In the conventional bisulfite-DGGE method, the bisulfite treated DNA was amplified using the target primer sets (Table 1B). PCR parameters were as above, except that the annealing temperatures for the MUC1, MUC2, MUC3A, MUC4, MUC5AC and MUC17 reactions were 53, 51, 52, 57, 62 and 53°C respectively. Information on each PCR product size and each primer location is shown in Table 2B. All steps of PCR were performed using a Fast Cycling PCR kit (QIAGEN, Japan). After the PCR, these products were applied to DGGE.
MUC1 protein expression was assessed by immunohistochemistry using an anti-MUC1 monoclonal antibody (MAb) clone 014E (Mab MUC1-014E), which was developed by Yonezawa et al. , in ethanol-fixed paraffin-embedded 4-μm sections of the isolated human normal and neoplastic crypts. Immunohistochemistry was performed by the immunoperoxidase method as follows. Antigen retrieval was performed using CC1 antigen retrieval buffer (Ventana Medical Systems, Tucson, AZ, USA) for all sections. Following incubation with MAb MUC1-014E (diluted 1:5) in phosphate-buffered saline (PBS, pH 7.4) with 0.1% bovine serum albumin, sections were stained on a Benchmark XT automated slide stainer using a diaminobenzidine detection kit (Ventana Medical Systems).
Results and discussion
MSE approach for MUC1 promoter region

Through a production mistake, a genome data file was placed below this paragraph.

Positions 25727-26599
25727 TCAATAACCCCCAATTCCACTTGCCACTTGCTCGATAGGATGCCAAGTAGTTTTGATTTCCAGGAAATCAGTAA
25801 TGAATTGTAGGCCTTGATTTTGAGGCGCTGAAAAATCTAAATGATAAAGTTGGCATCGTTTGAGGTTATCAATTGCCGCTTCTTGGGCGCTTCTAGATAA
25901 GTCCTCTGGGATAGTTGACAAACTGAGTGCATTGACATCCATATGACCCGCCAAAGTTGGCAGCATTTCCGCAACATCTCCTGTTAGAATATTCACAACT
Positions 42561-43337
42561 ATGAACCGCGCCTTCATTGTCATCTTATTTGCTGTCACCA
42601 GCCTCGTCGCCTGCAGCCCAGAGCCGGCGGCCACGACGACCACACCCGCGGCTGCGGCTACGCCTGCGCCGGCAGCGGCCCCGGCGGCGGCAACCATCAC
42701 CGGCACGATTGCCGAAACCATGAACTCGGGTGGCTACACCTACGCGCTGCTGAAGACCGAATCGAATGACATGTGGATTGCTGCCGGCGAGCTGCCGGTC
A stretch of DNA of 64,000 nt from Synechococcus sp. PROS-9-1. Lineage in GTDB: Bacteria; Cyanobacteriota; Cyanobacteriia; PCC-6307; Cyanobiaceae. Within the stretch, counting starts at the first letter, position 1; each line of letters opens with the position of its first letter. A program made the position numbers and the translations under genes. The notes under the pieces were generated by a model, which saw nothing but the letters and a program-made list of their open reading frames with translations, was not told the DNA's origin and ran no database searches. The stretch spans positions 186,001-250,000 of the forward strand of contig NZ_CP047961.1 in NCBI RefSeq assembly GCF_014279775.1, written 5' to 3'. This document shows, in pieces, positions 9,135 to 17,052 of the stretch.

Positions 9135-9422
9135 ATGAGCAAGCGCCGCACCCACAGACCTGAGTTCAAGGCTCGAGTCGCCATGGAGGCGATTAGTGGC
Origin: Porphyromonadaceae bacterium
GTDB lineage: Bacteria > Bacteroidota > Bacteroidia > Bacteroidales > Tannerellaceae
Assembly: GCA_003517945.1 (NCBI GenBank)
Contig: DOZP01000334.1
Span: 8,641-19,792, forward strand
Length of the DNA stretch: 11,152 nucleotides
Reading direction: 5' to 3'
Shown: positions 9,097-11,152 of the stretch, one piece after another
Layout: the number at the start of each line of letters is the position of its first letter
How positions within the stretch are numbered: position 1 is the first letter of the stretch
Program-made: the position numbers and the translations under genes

We examined the characteristics of the MSE approach for MUC1 using cell lines in which the DNA methylation status of the MUC1 promoter region has been precisely defined . First, we made controls of fully methylated and unmethylated DNA. The completely fully methylated control DNA was prepared by the treatment using methyltransferase (Sss I) on DNA from Caco2 which has the highest methylation status in the cell lines examined in the previous MassARRAY analysis (Additional file 2: Table S2) . Similarly, the fully unmethylated control DNA was prepared by PCR for the MUC1 promoter region on DNA from T-47D which has the lowest methylation status in the cell lines examined in the previous MassARRAY analysis (Additional file 2: Table S2) . The bisulfite-sequencing analyses for the fully methylated and unmethylated controls showed clearly defined methylated and unmethylated sequence (Additional file 3: Table S3). The MSE analyses for the fully methylated and unmethylated controls showed clearly defined methylated and unmethylated bands (Additional file 4: Figure S1). This electrophoretic migration distance depends on mutation (cytosine vs. thymine) in the target sequence, but not on the PCR product size. Thus, the "methylated sequence" carrying many cytosines shows higher mobility than the "un-methylated sequence" carrying many thymines which are converted from cytosines by the bisulfite treatment. For this reason, the more a band migrates, the higher the band is methylated. In addition, the multiple bands indicate a mix of various patterns of methylated CpG sequences. This method provides information on the degree of methylation status by the migration distance of bands and the variation of methylated sequences by the numbers of bands, although it does not provides the individual CpG methylation ratio.